I walked with my wife through the streets of Oakland on the Fourth of July. Around us, bombs were bursting in the air and we were bathed on the rockets' red glare. She grabbed my arm and enthused mightily at this moment. We were at ground zero for freedom. No one was swooping in to take all this fun and fire away. There were no prowling patrol cars looking for the odd firecracker or stray pop bottle rocket. This was a free-fire zone that started up well before sundown and reached its peak sometime after eleven o'clock, but kept up an ever-diminishing pop and bang until the very wee hours of the following morning. Happy Fifth of July, observed.
As we strolled through the exploding streets, I felt myself drawn time and again to the prohibition that was in full effect: "Safe and sane" were the only types of fireworks allowed by state and city ordinance. That wasn't what we were meandering through. This was pretty insane and not particularly safe. Everything I need to know about fireworks I learned from my older brother who read a series of warnings off several pieces of pyrotechnic. "Light and run away." Two separate actions, but both were intrinsic to the process. Lighting would necessitate the running away part, and if you forgot that part, you pretty much got what was coming to you. The running away part was what I focused on for my formative years. It wasn't until I was well into my teens before I realized that I really needed both hands to light a fuse and I couldn't really spare one finger to keep squished in my ear in anticipation of things blowing up. Sticking around long enough to make sure the fuse was lit caused its own flurry of misfires. As I grew older and more experienced in lighting and running away, I became more cavalier and daring. Read: stupid. Cones that spit sparks and fire should not be set off on apartment balconies. Pop bottle rockets should not be fired indoors and almost as certainly not at your roommate. Festival Balls should be launched from their cardboard mortar tubes, not left to skitter off down the street and explode underneath a parked car. These three examples are known violations of the marginally safe and barely sane ethos I learned to apply to my recreational pyrotechnics. I never did put one of these on top of my head and set one off.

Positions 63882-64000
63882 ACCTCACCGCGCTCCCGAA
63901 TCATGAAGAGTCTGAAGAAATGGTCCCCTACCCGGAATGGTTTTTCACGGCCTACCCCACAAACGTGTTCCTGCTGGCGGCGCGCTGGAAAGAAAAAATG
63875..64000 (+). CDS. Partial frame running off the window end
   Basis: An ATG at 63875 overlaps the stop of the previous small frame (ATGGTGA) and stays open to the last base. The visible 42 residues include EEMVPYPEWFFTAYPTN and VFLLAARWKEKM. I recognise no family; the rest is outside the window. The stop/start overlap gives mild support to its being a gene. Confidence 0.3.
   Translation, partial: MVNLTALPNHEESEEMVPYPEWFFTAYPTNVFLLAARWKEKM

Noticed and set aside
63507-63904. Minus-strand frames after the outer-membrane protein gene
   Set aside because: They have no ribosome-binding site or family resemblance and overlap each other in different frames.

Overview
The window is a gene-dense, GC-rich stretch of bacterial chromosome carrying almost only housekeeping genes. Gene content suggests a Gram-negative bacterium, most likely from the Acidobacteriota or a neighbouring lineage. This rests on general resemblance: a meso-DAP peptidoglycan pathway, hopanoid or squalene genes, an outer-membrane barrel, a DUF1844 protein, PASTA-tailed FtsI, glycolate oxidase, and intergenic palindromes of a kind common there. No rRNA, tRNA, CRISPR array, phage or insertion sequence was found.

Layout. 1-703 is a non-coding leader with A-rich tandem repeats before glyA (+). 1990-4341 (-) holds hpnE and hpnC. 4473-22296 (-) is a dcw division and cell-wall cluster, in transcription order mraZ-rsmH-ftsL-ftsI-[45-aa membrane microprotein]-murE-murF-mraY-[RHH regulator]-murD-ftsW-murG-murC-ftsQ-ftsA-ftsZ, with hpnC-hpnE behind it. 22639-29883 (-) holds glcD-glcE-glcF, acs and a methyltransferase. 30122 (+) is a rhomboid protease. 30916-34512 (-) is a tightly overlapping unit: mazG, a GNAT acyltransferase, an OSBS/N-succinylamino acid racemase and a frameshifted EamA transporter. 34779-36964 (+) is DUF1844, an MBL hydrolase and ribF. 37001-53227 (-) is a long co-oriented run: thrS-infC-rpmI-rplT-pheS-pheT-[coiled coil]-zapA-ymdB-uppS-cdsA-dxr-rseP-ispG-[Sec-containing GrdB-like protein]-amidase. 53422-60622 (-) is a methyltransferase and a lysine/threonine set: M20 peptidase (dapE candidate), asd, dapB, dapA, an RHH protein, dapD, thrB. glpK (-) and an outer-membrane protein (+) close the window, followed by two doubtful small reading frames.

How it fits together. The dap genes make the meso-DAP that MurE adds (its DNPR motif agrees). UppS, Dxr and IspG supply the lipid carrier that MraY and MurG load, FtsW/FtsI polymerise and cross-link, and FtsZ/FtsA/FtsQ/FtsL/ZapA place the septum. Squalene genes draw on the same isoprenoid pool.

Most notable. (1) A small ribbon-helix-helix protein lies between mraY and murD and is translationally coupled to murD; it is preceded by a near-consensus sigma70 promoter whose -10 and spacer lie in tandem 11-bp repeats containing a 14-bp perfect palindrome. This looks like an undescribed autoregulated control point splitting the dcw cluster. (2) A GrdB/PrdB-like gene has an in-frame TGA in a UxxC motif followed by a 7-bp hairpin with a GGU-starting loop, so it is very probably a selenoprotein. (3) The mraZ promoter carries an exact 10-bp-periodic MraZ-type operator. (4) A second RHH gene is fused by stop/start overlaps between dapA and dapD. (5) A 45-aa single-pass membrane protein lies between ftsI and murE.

A twenty-two-year-old guy from Maine did that and he died. Instantly. Then there was NFL star defender Jason Pierre-Paul who suffered severe burns on his hands, apparently unable to use those highly conditioned reflexes to do those two things that would have made his Fourth of July one he could remember without visible scarring. In both instances, there was a third element that brought back more hazy memories: heavy drinking. As indestructible as most twenty-somethings consider themselves, after they have consumed their weight in beer, they believe that they are made of Kevlar. Which gave me some ideas about how next year's stroll through the neighborhood might be more relaxing.